On July 9th, 1949 Linda Keene made an appearance on KECA, a radio station in Los Angeles.  TLinda Keene on KECA July 9, 1949he article on the right is from the Los Angeles Evening Citizen News (Hollywood, California) on July 9th and mentions her appearance along with Sidney Miller.  When I checked the radio listings for KECA at 9pm on July 9th, the listing indicated the program was called “Buzz Adlam’s Playroom”.  Linda Keene on Buzz Adlam's PlayroomI could find no other information about her appearance or what songs she might have performed. On July 9th, the same day as Linda appeared on “Buzz Adlam’s Playroom”, Larry Potter’s ran the following advertisement in the Mirror News (Los Angeles, California):

Linda Keene at Larry Potter's

The Mirror News (Los Angeles, California) also printed the following article to highlight Linda’s appearance at Larry Potter’s Supper Club:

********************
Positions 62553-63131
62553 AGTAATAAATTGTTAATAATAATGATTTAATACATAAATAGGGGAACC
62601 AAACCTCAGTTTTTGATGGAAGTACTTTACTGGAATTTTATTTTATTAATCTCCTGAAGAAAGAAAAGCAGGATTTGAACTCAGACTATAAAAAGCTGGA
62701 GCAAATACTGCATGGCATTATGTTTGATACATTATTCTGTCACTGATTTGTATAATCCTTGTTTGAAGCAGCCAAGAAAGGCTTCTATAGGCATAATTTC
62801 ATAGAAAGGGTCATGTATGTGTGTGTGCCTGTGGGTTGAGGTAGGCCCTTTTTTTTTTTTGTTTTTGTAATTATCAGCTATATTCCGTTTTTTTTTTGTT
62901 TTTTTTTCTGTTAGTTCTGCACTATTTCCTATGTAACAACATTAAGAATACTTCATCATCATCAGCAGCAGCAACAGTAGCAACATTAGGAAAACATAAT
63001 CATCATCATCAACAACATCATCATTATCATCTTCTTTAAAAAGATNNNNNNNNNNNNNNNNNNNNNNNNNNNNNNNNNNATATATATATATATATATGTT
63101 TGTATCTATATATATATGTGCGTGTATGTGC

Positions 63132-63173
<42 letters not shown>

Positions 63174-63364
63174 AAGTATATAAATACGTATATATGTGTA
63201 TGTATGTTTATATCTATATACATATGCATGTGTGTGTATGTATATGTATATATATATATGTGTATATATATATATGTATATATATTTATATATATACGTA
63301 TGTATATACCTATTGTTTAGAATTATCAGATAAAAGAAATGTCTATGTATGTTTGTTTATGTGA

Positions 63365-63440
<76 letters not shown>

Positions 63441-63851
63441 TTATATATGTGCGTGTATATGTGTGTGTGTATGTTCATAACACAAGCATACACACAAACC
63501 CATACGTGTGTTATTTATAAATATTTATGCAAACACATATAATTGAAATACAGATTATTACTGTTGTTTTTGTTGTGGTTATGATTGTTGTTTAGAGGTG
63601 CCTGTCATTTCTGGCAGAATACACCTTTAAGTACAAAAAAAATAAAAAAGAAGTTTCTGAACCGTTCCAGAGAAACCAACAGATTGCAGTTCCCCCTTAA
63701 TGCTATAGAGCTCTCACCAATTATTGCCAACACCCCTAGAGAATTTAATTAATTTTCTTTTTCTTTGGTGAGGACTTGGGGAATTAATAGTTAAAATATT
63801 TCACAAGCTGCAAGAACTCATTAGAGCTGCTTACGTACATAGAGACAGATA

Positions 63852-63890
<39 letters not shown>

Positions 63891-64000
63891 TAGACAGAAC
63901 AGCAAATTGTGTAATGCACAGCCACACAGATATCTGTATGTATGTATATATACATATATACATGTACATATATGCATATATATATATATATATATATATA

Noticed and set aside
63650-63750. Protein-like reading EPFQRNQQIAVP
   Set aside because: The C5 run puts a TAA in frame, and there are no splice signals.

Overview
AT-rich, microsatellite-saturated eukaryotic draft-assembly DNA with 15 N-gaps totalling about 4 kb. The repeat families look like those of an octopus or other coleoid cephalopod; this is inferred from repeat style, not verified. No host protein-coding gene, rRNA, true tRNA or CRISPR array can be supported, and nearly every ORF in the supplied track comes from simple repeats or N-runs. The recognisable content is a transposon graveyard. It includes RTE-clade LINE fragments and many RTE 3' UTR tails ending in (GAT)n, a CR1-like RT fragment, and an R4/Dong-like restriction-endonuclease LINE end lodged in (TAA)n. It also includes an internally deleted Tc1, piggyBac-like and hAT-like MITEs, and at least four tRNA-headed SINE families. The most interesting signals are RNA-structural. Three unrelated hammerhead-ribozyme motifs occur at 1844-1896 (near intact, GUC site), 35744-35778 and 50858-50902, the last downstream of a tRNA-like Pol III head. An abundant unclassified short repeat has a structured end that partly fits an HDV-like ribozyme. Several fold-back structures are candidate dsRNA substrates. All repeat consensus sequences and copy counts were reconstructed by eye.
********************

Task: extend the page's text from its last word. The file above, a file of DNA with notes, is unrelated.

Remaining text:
Linda Keene at Larry Potter's

   Linda was still getting traction from her appearance with Glenn Miller more than a decade before.  Of course her career had not started with Glenn Miller but Miller’s name was big enough that associating Linda Keene’s name with him was probably good for business.

   During the latter half of her engagement at Larry Potter’s Supper Club, and sometimes after the engagement had concluded, a small wire service article would mention Linda Keene.Linda Keene singing "Ingrid Couldn't Help It" I found this article appearing as late as September 18th in the Asheville Citizen-Times (Asheville, North Carolina), almost two weeks after Linda had left Larry Potter’s.  I have tried to find some information on the song “Ingrid Couldn’t Help It” or a song that included those words in the lyrics but could find nothing.  It’s interesting that Linda Keene was getting such odd press for her appearance at Larry Potter’s in Los Angeles in papers as far away as North Carolina.  Was the significance the song or the singer? 

   It’s interesting to note that Linda Keene was mentioned in advertisements for Larry Potter’s in Los Angeles from July 5th to September 5th 1949 yet she was also advertised as appearing in Las Vegas in July at the Club Bingo.  The following advertisement from the Las Vegas Review Journal, July 22nd, 1949, indicated that Linda Keene opened at the Club Bingo on July 22nd: